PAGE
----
Only 2% plan to decrease their content budgets. Search engines get the bulk of B2B marketers paid budgets.

And print is not dead in B2B with 52% reporting that they use this channel for paid promotion.

Banner ads are a close third with 49% and recent reports suggest this may continue to increase as marketers follow the shift to more digital approaches.

Social ads are also used by nearly half (48%) of B2B Marketers, promoted posts by 42% and 34% report spending on native ads.

Which Social Platforms Do B2B Marketers Use?

LinkedIn is used by almost all (94%) of B2B Marketers, followed by Twitter (88%), Facebook (84%), YouTube (72%), Google+ (64%) and Slideshare at 41%.

I continue to believe Slideshare is the greatest opportunity in B2B Content Marketing, followed by YouTube and any other visual platform such as Pinterest (used by 33%) and Instagram (24%).

Some other interesting stats from the report:

  • 70% of B2B marketers are creating more content than they did one year ago
  • Once again, infographics was the tactic that had the greatest increase in usage (from 51% last year to 62% this year)
  • Search engine marketing is the most-used paid promotion tactic and B2B Marketers report it is also the most effective paid method they use to promote/distribute content.
  • More B2B marketers say they are challenged with finding trained content marketing professionals this year (32%) than last year (10%).

According to Joe Pulizzi:

“Now in our 5th year, the research is incredibly important so that savvy marketers can benchmark their content marketing strategy, processes and budgets against their peer group. As an old, but immature industry, content marketing needs as much reference information as possible so that the industry can continue to grow.”

Here is the presentation below.

2015 B2B Content Marketing Benchmarks, Budgets and Trends – North America by Content Marketing Institute and MarketingProfs from Content Marketing Institute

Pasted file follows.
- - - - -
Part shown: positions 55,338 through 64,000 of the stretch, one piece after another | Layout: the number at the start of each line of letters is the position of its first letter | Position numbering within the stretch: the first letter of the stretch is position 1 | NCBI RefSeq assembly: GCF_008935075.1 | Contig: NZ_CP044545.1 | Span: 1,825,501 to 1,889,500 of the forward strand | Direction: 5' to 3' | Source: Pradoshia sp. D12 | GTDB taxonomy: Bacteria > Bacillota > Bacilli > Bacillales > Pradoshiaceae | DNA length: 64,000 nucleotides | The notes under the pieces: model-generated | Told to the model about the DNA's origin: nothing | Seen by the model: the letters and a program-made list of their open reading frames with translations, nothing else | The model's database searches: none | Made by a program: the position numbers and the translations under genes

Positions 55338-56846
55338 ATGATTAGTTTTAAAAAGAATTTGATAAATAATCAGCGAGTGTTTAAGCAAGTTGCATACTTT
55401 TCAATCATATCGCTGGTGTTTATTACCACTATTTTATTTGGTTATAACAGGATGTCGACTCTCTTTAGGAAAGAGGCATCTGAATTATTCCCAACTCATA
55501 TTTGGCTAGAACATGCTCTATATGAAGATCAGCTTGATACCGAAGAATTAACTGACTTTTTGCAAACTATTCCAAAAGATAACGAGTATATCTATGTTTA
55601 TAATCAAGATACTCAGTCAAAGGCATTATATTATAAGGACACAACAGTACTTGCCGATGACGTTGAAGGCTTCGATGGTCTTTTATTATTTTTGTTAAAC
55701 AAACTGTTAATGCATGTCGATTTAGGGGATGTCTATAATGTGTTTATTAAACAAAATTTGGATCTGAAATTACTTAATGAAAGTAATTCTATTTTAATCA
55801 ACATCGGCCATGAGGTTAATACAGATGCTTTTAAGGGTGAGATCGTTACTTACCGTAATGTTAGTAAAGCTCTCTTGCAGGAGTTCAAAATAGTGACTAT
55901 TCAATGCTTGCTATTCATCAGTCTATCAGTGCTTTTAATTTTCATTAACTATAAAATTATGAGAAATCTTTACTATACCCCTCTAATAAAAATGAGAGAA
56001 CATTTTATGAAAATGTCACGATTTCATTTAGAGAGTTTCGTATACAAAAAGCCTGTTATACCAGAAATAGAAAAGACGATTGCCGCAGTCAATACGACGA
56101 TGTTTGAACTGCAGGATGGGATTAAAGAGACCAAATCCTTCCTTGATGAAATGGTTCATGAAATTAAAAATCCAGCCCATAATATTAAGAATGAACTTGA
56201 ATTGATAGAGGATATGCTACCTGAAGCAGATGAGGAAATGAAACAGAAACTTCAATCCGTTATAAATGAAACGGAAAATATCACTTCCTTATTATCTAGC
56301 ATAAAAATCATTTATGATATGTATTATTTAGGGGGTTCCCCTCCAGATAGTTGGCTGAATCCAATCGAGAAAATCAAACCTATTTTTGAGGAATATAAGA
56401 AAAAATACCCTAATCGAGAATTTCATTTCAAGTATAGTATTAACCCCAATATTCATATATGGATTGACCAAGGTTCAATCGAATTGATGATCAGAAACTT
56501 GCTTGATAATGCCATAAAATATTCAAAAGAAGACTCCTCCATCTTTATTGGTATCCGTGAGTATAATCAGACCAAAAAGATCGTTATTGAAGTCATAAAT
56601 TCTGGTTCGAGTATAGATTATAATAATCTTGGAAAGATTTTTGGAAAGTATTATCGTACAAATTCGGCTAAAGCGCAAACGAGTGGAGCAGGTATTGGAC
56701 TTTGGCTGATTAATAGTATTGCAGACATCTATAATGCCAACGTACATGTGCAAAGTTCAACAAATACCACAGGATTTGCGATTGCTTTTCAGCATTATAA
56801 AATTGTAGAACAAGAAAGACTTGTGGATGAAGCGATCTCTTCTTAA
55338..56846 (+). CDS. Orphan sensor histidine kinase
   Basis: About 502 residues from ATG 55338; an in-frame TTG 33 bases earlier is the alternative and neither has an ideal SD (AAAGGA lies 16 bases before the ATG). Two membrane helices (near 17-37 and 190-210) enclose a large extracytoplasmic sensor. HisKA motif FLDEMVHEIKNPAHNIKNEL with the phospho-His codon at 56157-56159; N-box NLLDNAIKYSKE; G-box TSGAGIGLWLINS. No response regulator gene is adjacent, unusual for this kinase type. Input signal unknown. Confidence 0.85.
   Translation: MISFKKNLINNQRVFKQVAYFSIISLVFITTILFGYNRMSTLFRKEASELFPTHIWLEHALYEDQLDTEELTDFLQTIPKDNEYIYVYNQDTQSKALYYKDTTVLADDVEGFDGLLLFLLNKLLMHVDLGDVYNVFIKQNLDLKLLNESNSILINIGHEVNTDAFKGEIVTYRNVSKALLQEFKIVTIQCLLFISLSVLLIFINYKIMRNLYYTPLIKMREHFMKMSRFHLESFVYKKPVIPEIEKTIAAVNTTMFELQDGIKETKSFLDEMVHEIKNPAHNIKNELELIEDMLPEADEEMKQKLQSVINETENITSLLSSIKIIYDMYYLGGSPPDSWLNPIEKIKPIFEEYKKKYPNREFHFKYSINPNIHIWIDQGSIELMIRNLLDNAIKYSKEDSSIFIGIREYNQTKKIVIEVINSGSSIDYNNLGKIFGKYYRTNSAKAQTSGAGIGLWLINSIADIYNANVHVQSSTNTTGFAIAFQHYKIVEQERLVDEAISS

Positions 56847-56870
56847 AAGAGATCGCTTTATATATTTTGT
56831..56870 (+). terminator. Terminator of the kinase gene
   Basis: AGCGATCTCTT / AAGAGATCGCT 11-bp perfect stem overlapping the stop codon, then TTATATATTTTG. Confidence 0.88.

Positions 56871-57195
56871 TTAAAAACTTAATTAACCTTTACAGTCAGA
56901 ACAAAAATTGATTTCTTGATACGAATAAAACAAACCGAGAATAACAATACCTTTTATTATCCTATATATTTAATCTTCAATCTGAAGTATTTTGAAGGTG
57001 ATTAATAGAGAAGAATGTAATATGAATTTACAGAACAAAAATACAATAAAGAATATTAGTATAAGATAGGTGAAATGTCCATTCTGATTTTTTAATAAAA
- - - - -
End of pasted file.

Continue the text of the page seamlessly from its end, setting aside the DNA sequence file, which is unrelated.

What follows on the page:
Michael Brenner
Michael Brenner
Michael Brenner is a globally-recognized keynote speaker, author of The Content Formula and the CEO of Marketing Insider Group. He has worked in leadership positions in sales and marketing for global brands like SAP and Nielsen, as well as for thriving startups. Today, Michael shares his passion on leadership and marketing strategies that deliver customer value and business impact. He is recognized by the Huffington Post as a Top Business Keynote Speaker and a top CMO influencer by Forbes. Please follow him on LinkedIn, Twitter, or Facebook and Subscribe here for regular updates.
Showing 2 comments
  • Rodney Robinson

    Thanks for the post, Michael. About documenting goals: most marketers are discouraged to do this because they cannot objectively measure what they are looking to accomplish: engagement, return on investment, etc. But documenting goals forces the strategist to plan and measure results. Something we should all be doing more. I have recently made this high priority in my strategy. Thanks, Michael.

    • Michael Brenner

      Thanks Rodney, someone asked me that exact question on Twitter: why don’t more marketers document and track their goals? The answer is simply “because it’s hard!” It’s much easier to be an order-taker. But that means working on the things that maybe don’t make an impact. Document your goals, measure success and quantify the impact. Sounds easy. It’s not. But certainly better than the alternative.